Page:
as SY pointed out- it could be significant.
Probability to get right answers by chance in these sort of tests is p=0.5 .
If a listener is right on every trial he reaches a probability of p=1 .
So, normally in the analysis we are looking for p>0.5, but if somebody is wrong on every sample he reaches a probability of p=0, and it maybe that he hears a difference in every trial but is unable to give the right answer.
Results like the one you´ve described should in every case get a further examination.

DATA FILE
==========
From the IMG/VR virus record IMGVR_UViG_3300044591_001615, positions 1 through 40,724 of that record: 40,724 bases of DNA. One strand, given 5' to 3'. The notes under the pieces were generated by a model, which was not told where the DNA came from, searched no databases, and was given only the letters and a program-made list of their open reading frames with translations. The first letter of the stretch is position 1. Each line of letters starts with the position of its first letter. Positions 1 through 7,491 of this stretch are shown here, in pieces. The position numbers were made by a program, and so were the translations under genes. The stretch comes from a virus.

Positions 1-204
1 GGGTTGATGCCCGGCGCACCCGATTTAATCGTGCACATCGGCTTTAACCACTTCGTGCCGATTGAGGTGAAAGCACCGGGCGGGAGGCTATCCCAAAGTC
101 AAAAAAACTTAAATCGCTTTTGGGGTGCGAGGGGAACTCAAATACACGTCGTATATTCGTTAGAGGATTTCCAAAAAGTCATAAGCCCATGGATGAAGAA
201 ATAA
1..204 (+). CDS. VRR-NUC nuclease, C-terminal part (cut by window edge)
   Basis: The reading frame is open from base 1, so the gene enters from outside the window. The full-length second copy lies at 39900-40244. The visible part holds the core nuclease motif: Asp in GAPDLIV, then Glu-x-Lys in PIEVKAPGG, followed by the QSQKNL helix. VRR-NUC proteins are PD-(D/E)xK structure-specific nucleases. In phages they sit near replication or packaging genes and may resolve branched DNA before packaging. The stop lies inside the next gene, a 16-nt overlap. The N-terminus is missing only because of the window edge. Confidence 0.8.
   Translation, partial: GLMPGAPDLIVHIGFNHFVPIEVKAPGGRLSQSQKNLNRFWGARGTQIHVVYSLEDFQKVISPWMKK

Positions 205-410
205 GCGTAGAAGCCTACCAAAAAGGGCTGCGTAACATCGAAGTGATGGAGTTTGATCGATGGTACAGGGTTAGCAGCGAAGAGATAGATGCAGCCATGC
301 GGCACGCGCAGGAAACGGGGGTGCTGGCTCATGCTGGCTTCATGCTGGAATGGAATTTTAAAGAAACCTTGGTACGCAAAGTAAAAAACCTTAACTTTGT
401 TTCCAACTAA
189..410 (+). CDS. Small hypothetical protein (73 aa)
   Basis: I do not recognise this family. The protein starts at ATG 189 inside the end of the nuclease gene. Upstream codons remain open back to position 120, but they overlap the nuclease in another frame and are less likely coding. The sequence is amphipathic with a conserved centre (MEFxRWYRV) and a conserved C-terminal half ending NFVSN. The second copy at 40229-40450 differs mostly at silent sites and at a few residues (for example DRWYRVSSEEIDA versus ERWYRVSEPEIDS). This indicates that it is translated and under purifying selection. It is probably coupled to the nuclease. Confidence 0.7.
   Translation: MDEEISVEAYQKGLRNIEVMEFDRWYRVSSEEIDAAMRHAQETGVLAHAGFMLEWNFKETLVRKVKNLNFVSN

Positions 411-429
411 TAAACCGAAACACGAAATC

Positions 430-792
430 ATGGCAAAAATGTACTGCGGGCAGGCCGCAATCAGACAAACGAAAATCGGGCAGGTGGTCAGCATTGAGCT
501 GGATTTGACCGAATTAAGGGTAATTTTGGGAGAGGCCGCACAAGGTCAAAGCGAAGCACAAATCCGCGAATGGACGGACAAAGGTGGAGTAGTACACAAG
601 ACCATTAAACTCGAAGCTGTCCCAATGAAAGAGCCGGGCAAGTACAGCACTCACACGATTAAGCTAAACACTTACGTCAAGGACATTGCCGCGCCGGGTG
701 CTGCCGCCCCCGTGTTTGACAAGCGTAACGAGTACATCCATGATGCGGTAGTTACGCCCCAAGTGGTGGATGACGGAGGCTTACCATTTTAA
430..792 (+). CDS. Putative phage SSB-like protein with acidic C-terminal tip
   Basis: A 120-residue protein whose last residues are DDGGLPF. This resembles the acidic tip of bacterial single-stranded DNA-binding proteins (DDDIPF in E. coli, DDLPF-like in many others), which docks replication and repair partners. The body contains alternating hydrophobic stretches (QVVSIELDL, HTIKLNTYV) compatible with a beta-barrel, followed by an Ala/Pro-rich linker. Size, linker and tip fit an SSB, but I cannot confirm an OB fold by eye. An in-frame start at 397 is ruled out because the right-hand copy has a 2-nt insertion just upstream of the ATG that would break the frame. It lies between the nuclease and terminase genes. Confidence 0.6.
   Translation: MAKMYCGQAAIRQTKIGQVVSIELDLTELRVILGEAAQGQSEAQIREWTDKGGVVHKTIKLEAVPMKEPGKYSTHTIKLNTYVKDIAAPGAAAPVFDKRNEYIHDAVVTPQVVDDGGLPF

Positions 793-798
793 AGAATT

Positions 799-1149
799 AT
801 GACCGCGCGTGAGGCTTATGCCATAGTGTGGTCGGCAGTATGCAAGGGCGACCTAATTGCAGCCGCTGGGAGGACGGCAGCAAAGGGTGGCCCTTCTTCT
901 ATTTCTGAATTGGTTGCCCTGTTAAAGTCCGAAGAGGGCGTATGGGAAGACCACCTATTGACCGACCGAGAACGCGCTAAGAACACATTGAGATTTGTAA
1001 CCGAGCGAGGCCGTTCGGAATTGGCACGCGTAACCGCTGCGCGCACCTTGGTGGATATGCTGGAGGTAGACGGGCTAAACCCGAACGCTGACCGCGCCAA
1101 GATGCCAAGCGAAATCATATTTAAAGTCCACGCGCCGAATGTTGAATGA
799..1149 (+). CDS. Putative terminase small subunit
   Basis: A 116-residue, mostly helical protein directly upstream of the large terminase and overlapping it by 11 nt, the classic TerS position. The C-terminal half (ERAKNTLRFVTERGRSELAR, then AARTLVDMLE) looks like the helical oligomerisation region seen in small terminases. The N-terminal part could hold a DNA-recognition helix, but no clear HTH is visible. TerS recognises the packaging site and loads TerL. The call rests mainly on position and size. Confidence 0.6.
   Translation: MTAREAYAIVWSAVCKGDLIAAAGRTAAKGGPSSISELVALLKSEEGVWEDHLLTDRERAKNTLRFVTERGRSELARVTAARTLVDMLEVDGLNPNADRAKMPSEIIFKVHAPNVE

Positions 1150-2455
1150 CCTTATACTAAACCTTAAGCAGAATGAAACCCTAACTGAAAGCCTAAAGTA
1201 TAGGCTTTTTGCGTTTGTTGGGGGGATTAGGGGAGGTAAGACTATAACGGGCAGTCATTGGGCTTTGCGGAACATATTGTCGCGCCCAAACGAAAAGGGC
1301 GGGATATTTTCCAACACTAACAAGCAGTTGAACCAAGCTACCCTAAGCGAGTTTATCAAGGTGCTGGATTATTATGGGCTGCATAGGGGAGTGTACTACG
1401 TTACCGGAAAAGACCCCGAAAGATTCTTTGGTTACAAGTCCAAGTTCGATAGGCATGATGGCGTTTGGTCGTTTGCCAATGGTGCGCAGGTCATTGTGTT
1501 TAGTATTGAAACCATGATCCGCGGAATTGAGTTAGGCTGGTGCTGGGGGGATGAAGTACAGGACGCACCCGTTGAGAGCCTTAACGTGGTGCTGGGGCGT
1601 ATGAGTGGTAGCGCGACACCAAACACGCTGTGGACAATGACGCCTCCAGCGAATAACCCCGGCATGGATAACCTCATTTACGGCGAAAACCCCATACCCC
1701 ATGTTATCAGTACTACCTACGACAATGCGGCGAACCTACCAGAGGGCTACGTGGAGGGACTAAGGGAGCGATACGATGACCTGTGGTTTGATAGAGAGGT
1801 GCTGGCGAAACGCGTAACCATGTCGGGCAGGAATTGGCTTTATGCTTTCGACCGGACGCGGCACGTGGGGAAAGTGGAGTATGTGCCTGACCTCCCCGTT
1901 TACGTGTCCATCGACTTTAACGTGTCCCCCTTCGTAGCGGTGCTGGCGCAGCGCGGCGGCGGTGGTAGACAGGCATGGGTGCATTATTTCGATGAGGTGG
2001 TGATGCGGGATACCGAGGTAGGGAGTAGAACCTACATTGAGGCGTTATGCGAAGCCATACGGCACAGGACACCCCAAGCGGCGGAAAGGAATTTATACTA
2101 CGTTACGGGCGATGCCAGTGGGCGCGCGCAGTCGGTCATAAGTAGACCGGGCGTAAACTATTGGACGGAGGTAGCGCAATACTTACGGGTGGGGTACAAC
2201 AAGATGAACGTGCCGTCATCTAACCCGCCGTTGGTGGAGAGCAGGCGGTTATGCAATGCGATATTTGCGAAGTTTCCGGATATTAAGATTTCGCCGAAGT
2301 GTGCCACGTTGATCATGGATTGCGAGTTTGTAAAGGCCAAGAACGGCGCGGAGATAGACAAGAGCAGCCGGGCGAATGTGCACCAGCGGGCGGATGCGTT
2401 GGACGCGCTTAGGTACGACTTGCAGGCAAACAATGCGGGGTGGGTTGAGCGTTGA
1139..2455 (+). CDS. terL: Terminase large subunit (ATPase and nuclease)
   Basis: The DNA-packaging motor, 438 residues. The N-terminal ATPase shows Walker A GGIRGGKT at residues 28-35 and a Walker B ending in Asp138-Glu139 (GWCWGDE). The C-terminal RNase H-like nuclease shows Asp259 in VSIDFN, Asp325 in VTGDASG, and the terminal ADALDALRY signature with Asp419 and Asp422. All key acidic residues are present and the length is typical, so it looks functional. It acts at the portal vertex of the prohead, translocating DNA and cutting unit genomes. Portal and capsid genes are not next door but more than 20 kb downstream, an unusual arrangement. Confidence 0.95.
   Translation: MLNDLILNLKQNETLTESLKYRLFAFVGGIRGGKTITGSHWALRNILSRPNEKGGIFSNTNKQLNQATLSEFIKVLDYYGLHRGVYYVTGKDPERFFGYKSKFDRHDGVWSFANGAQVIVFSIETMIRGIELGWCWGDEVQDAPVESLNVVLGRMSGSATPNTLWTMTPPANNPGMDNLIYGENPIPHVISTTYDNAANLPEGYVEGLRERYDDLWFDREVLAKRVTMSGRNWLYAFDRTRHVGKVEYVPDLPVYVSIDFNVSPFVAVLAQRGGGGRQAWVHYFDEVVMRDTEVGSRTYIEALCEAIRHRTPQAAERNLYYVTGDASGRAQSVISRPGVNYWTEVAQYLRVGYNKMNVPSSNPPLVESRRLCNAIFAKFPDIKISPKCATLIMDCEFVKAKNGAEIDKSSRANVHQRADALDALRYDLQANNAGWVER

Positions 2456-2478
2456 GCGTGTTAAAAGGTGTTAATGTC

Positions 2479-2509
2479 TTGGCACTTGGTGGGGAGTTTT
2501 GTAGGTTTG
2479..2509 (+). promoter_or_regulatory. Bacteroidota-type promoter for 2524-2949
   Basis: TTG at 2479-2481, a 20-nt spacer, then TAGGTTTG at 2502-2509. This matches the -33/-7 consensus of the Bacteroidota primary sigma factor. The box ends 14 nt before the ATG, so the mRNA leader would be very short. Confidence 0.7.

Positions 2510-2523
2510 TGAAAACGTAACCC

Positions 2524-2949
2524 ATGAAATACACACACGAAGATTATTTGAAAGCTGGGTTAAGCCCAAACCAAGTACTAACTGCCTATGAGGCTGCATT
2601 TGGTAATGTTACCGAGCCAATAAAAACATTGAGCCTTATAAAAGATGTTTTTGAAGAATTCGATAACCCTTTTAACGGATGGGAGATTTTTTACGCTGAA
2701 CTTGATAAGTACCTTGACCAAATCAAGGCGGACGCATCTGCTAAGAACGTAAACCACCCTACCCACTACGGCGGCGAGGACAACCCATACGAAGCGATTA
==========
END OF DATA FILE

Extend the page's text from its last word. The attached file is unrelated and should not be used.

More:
An interesting reading on this topic are Les Leventhals articles in the JAES. He creates the term `Statistical significant poor performance´ for these results.
But unfortunately his articles are a bit hard to read for the stastics challenged. :)
But i think well written so definetely worth a try.
Bruce Coppola's site is down. Does anybody have the article?
I´ve found it here:
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